The death of Lake Horowhenua has been on the radar for decades.
It divides a community, figuratively and literally, as it creates a watery border between a town and countryside.
From a distance it resembles a picture perfect postcard, but up close the reality is very different.
Two hours north of Wellington, surrounded by rich alluvial plains and next to Levin, Lake Horowhenua is one of New Zealand's most polluted lakes.
Its catchment is tiny and so are the streams and drains flowing into it. Despite being small, they include the country's second and fourth most polluted waterways, Arawhata Stream and Patiki Stream.
The poor quality stems from a combination of problems, including 25 years of sewage discharge from Levin, which ended in 1987.
Increasing nutrient and sediment loads come from surrounding farms and market gardens.
The clearance of coastal forest, draining of swamps, intensification of surrounding land use and urban expansion have also contributed.
The lake used to teem with fish and other seafood, which fed local iwi Muaūpoko who lived in the coastal forest that surrounded the water in pre-European times.
Weeds cover the lake in spring, before rotting and causing toxic algae bloom each summer.
Swimming is discouraged year-round, and in summer, boating and kayaking are discouraged. Niwa freshwater scientist Max Gibbs shocked the district council in 2012 when he said the water was toxic enough to be lethal if swallowed by a small child.
A report card earlier this year put the lake at a 6.7, on a measure of 1-7 (seven being the worst). It looked at water clarity, chlorophyll content, phosphorus and nitrogen content.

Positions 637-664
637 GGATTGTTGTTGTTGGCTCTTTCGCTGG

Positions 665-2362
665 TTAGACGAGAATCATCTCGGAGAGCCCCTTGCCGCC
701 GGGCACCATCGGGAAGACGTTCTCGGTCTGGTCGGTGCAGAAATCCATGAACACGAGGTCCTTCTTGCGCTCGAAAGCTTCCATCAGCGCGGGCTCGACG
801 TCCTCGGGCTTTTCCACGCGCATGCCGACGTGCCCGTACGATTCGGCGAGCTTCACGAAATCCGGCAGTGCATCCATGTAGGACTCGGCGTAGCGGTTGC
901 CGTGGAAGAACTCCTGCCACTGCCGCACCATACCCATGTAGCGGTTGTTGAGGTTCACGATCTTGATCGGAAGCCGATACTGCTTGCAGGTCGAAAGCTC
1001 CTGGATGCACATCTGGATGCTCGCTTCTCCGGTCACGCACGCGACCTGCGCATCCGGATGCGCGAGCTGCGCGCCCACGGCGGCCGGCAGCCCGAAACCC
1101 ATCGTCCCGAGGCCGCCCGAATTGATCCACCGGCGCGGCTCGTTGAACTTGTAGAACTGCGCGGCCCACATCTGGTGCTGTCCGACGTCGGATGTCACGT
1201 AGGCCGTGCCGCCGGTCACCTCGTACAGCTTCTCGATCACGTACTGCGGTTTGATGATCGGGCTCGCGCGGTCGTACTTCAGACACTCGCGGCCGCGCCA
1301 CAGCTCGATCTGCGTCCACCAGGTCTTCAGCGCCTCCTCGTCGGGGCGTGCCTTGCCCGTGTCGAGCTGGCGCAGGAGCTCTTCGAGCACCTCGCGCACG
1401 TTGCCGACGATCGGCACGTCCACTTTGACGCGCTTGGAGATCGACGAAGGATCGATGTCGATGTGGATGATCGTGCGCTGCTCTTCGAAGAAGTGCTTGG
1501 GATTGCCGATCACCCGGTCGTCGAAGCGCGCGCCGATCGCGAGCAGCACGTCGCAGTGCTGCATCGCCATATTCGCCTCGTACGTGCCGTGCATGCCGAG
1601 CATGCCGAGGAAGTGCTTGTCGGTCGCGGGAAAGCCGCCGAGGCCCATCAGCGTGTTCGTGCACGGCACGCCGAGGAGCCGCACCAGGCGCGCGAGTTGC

But despite funding from local and national government, the clean-up is a long process slowed by lengthy court battles, objections from locals, fights over the lake's ownership and a few bureaucratic messes.
Resident Christine Moriarty is fighting to restore the health of the lake. She is frustrated at what she believes is a lack of action - or not the right action - from Horizons Regional Council, whose job it is to do something about it.
The council manages a vast swathe of the greater Manawatū-Whanganui region, including the land, air and waterways.
"The buck stops with the regional council," says Moriarty. "The regional council is not only not listening, but they have taken sides against us who are trying to get them to do the right thing. And now we are the bad guys.
"I'm always an optimistic person and I believe it's going to come right but it's going to take intervention by the Government to make some decisions about what farming practices happen in the country. We either fix it or we change the name to Lake Horror-whenua. It's a horror ride for the lake owners. Any other European land owner would be up in arms."
She highlighted some of the major causes of pollution, including stormwater runoff from nearby subdivisions and a drain within Levin's industrial area.
Horizons have made improvements around the lake, such as a $230,000 sediment trap, but Moriarty says it failed to address the source of contaminants.
"The sediment trap that the council has put at the south end of the lake is basically an ambulance at the bottom of the cliff.
"A stream starts as a spring and, in less than 2km, it becomes the second filthiest in the country. That should make it the easiest to clean," says Moriarty.
"Most streams are miles and miles long and you don't know where [the pollution] is coming in.
"It is just common sense that if you are going to clean the water, you clean it before it comes into the waterways."
The lake is owned by the descendants of a small group of the Muaūpoko tribe, who set up the Lake Horowhenua Trust in 2013 to administer it.